Wildlife with Chutzpah

Posted: October 26, 2013 in Uncategorized
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One would think that the sky was falling last week as we were approaching near freezing and freezing temperatures this early in the season. With those low temperatures, come some active wildlife. Department of Natural Resources folks to traffic reporters have been warning us that deer could cause a lot of accidents. Deer of the male variety are out and about looking for mates at this time of the year which means that any of us could cross their paths. With that stated, there have been some nasty recent accidents on the freeways thus far this season.

It looks like it’s time for those deer hunters to get busy to help reduce the deer population, but it’s probably too late to do anything about it in Metro Atlanta. Certainly the hunters may reduce the deer population where they are permitted to hunt in North Georgia, but most likely, they cannot hunt in the exurban, suburban and urban areas.

Let’s face it: with growth and construction going on in the Peach State over the years, Georgia’s wildlife has moved in all around us. Deer sightings inside the Perimeter are nothing compared to black bears foraging through Forsyth County subdivisions or the notorious case of the feral hogs in Lithonia. Let’s just get used to the fact that wildlife is here to stay. From owls hooting in the darkness as bats fly feverishly overhead to our friends including the “play-dead” opossums and  the ever-hungry raccoons who have no problem coming within feet of you to eat just about anything.

This talk of wildlife typically brings me back to the squirrels. The tree-dwelling rodents have been quite active throughout the past month, but it seems that over the years, they have been even more aggressive with all of us. Not only do the squirrels wish to take up residence in the top or bottom portions of our homes to stay warm and have babies, they have the nerve to inflict damage upon us. Recently in Sioux City, Iowa, a math professor’s bicycle was vandalized. Was it possible that the suspect could have been a mad student? Math professor/bike owner Matt Strom reported the vandalism to Estherville police. Curiously the metal parts of the bike were unscathed in the incident, only the soft materials such as the rubber and plastic portions of the two-wheeler showed damage. Police were baffled. Those who knew about the professor and his bike were puzzled. Who would do such a thing to an innocent associate professor of Mathematics in quiet Estherville? That type of professor in this setting reminds me of Alan Alda as a sweet bike-pedaling history professor in the 1986 film Sweet Liberty.  So, who would wish to harm such a nice fella’s bike? I’m not sure, but if the bike scandal saga remained a mystery, it would have been time to phone up Dateline NBC‘s Keith Morrison to produce an hour-long special on this case.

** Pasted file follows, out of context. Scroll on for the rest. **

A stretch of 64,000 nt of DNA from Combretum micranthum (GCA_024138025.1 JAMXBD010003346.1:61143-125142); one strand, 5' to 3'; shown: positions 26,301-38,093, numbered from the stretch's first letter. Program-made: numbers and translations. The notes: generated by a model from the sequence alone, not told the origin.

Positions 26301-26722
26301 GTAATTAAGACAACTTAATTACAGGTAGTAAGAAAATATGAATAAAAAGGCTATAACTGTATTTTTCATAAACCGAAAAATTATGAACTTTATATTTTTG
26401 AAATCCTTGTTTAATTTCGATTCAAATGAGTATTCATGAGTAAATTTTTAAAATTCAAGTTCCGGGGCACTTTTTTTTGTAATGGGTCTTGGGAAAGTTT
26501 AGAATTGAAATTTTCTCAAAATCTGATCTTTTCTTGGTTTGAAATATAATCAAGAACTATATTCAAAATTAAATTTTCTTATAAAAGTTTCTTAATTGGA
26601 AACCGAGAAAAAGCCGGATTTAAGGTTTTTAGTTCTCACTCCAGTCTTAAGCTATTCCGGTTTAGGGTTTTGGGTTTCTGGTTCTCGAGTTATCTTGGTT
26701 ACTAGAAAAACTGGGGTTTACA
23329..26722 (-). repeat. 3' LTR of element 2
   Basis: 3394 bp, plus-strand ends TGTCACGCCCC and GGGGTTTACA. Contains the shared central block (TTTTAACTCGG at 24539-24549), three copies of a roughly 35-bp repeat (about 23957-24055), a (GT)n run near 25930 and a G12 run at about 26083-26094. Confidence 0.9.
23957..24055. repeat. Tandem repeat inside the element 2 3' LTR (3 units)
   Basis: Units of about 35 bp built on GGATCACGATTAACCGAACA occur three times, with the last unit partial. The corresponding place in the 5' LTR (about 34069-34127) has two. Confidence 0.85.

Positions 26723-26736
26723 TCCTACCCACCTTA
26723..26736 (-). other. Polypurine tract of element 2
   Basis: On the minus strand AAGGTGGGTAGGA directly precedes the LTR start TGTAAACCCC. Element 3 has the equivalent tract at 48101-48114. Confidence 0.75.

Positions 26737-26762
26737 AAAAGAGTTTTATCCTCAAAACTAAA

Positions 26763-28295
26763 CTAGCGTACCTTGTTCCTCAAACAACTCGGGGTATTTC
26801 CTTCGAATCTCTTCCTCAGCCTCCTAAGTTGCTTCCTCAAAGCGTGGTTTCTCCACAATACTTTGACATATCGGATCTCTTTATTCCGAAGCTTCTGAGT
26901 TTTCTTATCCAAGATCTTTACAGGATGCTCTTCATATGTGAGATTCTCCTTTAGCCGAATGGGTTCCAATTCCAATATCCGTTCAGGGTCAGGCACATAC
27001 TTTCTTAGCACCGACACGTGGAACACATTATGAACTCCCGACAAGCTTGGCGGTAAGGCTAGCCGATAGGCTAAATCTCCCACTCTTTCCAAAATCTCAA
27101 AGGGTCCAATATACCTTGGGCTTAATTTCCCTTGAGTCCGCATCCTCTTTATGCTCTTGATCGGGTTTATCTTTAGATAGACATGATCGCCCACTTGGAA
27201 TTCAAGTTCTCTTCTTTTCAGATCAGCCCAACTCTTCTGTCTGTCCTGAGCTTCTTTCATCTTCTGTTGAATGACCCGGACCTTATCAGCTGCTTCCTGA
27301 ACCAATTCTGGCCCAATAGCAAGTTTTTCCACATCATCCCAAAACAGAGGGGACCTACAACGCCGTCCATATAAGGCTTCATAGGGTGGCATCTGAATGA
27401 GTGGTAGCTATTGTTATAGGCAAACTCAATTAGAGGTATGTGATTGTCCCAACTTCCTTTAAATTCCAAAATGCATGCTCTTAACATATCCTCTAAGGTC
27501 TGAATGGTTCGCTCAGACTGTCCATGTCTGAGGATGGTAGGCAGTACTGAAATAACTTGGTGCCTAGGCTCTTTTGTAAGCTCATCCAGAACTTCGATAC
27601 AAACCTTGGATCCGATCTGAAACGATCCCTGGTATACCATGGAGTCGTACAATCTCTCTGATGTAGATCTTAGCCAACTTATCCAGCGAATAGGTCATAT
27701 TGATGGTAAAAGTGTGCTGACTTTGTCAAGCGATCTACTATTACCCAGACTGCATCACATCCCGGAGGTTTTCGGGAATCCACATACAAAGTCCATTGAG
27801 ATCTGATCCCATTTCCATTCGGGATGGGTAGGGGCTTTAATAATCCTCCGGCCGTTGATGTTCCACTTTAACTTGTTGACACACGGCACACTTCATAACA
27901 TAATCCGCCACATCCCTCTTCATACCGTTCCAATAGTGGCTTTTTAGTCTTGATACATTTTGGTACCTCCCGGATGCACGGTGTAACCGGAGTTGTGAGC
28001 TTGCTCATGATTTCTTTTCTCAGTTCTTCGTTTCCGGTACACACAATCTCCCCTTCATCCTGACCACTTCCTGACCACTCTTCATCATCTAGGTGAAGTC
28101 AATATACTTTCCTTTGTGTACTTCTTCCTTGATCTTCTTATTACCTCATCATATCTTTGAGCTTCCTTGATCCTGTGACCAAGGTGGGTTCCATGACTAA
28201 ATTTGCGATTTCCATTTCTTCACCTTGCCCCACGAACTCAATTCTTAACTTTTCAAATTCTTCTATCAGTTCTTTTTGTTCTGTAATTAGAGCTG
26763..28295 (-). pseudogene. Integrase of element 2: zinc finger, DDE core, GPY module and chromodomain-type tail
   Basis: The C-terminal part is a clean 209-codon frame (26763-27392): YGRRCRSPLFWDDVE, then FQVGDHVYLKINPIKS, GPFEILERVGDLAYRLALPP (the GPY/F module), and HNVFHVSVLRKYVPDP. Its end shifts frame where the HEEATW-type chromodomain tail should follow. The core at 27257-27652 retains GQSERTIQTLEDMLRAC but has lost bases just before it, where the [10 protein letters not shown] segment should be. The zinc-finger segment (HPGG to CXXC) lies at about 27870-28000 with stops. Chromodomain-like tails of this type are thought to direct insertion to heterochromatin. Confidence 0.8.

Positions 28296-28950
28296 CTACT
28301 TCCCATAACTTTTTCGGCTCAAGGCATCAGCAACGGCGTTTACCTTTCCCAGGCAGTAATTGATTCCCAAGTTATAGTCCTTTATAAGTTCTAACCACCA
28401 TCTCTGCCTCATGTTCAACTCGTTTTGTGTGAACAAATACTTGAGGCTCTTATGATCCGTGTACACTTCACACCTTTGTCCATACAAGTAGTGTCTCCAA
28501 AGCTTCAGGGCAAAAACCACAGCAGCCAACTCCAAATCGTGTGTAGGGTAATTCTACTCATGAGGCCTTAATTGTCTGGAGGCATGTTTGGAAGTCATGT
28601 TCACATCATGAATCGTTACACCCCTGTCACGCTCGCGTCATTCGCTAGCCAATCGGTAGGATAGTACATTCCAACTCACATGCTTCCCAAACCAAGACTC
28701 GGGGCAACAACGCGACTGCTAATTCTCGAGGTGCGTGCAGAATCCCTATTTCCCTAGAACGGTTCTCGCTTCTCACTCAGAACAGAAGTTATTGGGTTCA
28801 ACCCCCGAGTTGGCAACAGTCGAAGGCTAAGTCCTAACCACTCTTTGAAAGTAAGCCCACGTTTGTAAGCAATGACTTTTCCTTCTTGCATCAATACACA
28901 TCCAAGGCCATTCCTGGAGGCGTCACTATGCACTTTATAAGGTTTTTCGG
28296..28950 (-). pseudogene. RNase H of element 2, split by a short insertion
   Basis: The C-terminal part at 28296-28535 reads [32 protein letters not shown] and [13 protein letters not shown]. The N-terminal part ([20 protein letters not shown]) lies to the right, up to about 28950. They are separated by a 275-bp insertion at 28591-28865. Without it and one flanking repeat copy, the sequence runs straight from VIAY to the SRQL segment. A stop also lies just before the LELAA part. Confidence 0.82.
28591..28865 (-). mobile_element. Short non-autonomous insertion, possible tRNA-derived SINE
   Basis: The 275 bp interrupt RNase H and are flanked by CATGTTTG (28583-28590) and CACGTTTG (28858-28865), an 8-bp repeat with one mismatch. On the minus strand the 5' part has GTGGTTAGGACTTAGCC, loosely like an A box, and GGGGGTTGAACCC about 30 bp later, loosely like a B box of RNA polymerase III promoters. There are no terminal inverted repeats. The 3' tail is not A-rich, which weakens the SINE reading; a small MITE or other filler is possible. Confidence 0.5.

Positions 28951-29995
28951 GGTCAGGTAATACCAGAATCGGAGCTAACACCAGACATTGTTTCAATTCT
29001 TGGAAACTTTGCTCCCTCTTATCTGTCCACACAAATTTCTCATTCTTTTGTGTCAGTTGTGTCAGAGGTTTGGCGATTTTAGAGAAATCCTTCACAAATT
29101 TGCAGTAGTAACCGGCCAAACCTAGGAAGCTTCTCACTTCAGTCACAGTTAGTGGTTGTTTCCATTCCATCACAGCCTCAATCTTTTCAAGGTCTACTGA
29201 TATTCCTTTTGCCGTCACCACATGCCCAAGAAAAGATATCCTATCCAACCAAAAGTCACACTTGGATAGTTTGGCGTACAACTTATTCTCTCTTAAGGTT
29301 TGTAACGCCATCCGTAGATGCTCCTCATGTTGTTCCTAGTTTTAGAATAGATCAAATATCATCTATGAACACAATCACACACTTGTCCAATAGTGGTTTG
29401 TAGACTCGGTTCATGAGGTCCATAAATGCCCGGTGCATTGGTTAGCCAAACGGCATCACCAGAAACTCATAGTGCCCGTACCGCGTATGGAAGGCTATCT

As it turned out, Keith was not needed. Not terribly long after authorities left the scene of the crime, a local aviation instructor caught the vandal red-handed, or in this case red-pawed or maybe even red-clawed. It turns out that the bike vandal was a squirrel. The town was stunned according to The Sioux City Journal. Sioux City Animal Control owner Cindy Rarrat said she’s, “…never seen anything like that before.” The animal control owner received reports over the years of squirrels eating roofing materials and wiring, but a bike? Never! Rarrat said that nearby Iowa Lakes officials could try trapping the bike-eating squirrel, but it would be a challenge to find the right one.

I have an idea for Ms. Rarrat. We all know that in Iowa, all creatures are innocent until proven guilty so no one ought to harm the squirrel. You must catch him or her in the act. Set-this rotten rodent up. Have Professor Strom place his bike out for the squirrel – even place some peanut butter bait in the tire for good measure. Apparently the professor has been taking his bike indoors and since it’s been a while, the squirrel might be confused so this vandal has to be properly baited. When the squirrel is caught in the act, mark him or her up with spray paint. Place traps throughout town and if that spray-painted squirrel is caught, you have the right “man” or “woman.” It’s up to you whether you wish to provide this squirrel with a lawyer and provide him a fair trial or take up a barbaric method of dealing with the furry-tailed, bike-eating rodent. The choice is yours.

Those in the wildlife community have gotten bolder and honestly, who can blame them? Humans have encroached so much on their territory, wildlife has gotten the nerve or chutzpah to eat whatever we have around them. Very soon, no tire, wire, bike seat or garbage lid will be safe from the wrath of wildlife. Instead of calling up television’s Keith Morrison, it sounds like we ought to call up horror film Producer/Director Wes Craven.


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